Difference between these three functions

Imagine the following three functions

fn version_1<T>( a:Vec<T> ,b:Vec<T>) -> (Vec<T> ,Vec<T> ) {
   // Do Something Here 

fn version_2<T>( a:&Vec<T> ,b:&Vec<T>) {
   // Do Something Here 

fn version_3<T>(a:&mut Vec<T> ,b:&mut Vec<T> ) {
   // Do Something Here 

Can i always transform functions like version_3 and version_2 into version_1?
Do they compile to same thing?
What are the performance implications?

There are no "performance implications" per se. Passing stuff around by value is very cheap (a memcpy that is usually optimized away).

Anyway, performance of your code will not depend on how you pass function arguments unless you are doing something seriously sketchy. So instead of worrying ablut performance in imaginary, overly general cases, just start by writing the function that expresses your intent the best.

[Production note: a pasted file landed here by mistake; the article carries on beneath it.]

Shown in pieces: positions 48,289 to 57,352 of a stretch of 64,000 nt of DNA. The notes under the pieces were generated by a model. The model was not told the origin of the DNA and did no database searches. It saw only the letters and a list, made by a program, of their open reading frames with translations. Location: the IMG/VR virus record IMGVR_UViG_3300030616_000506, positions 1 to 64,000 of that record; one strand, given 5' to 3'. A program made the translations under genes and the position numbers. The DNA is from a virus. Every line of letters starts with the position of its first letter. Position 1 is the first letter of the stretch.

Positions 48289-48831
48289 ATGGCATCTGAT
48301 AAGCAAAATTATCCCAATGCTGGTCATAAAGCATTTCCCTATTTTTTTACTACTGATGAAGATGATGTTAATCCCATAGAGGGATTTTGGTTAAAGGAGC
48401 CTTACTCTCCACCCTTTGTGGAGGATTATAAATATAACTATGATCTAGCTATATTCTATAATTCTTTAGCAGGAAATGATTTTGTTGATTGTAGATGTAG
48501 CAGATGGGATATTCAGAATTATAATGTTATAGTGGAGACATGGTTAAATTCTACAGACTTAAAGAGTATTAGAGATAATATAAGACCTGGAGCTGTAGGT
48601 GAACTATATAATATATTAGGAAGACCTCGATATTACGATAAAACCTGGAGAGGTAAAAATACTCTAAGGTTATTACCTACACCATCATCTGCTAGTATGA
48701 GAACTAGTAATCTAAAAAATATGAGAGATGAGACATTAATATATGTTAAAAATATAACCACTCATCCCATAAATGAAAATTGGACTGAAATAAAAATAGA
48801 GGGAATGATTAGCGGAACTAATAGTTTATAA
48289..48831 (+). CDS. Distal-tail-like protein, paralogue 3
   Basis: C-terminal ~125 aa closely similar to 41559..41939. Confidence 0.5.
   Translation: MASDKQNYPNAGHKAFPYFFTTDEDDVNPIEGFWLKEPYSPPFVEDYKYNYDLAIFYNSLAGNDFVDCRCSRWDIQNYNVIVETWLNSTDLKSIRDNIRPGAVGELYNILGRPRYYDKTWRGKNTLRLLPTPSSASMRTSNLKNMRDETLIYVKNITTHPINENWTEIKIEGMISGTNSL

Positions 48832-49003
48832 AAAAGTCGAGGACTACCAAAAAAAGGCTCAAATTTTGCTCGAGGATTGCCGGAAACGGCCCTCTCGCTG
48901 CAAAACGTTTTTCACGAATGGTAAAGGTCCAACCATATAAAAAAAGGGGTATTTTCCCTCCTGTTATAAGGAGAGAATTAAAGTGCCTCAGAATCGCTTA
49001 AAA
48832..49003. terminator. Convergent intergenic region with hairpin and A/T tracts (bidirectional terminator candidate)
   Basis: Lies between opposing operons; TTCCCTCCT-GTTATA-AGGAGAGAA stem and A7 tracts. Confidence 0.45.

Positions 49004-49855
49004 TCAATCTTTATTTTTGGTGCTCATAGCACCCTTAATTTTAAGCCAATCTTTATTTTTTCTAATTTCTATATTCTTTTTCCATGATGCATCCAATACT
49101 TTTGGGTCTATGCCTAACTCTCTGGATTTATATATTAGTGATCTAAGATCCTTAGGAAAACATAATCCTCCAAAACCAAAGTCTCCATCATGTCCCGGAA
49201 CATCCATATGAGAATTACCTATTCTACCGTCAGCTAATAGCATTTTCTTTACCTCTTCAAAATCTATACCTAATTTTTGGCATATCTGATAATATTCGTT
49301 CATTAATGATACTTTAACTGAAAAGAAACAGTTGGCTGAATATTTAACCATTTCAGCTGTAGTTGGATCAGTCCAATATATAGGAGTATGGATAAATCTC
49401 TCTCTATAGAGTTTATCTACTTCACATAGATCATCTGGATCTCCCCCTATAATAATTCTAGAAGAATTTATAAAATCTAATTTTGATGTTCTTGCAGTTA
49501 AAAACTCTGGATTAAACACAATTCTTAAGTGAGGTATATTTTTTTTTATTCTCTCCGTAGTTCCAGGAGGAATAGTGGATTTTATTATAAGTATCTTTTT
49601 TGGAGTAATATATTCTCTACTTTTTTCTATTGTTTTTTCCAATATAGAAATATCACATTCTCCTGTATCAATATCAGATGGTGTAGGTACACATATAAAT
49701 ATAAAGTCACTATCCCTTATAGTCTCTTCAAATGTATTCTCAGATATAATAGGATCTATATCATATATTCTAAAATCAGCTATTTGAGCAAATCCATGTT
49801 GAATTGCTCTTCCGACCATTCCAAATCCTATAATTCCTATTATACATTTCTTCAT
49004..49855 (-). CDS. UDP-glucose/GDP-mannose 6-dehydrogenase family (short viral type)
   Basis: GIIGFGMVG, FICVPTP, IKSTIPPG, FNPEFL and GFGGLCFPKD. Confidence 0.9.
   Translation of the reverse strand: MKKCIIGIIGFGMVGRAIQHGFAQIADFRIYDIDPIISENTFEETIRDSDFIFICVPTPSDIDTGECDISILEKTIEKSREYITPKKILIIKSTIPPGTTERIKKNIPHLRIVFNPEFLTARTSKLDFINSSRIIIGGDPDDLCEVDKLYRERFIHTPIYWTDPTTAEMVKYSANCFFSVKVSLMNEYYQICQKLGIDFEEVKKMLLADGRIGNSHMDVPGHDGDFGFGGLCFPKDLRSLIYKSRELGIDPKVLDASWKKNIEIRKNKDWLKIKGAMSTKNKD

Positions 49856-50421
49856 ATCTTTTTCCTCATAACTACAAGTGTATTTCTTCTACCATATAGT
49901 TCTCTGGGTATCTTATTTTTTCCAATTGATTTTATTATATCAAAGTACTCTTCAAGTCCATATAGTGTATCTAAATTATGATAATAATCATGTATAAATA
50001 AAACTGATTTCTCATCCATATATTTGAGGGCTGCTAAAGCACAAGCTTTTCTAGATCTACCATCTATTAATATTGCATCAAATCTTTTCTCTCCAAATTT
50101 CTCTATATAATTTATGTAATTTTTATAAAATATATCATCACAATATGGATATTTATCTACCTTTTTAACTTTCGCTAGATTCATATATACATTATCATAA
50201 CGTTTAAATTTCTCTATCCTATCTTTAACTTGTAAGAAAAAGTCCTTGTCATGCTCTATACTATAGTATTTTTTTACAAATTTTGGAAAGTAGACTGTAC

Not without further implications. If I only have a &Vec<T> and not a Vec<T>, I can't call your version_1 or version_3 without cloning. I can call version_2 with two references to the same Vec, but can't do that with version_1 or version_3.

Rust references are pointer-like, full-fledged types with values that get passed around, and not just a calling convention, in case you didn't know.

The most correct answer is sometimes yes, sometimes no; can vary by program, can vary by call site. (If you're only talking about calling convention that's especially true.)

But the practical answer is that you wouldn't take the &mut unless you needed to mutate and wouldn't take ownership if you didn't need that for some reason, so functions with those signatures will be doing different things in the first place.

Nothing worth thinking about without a very good and specific reason to do so.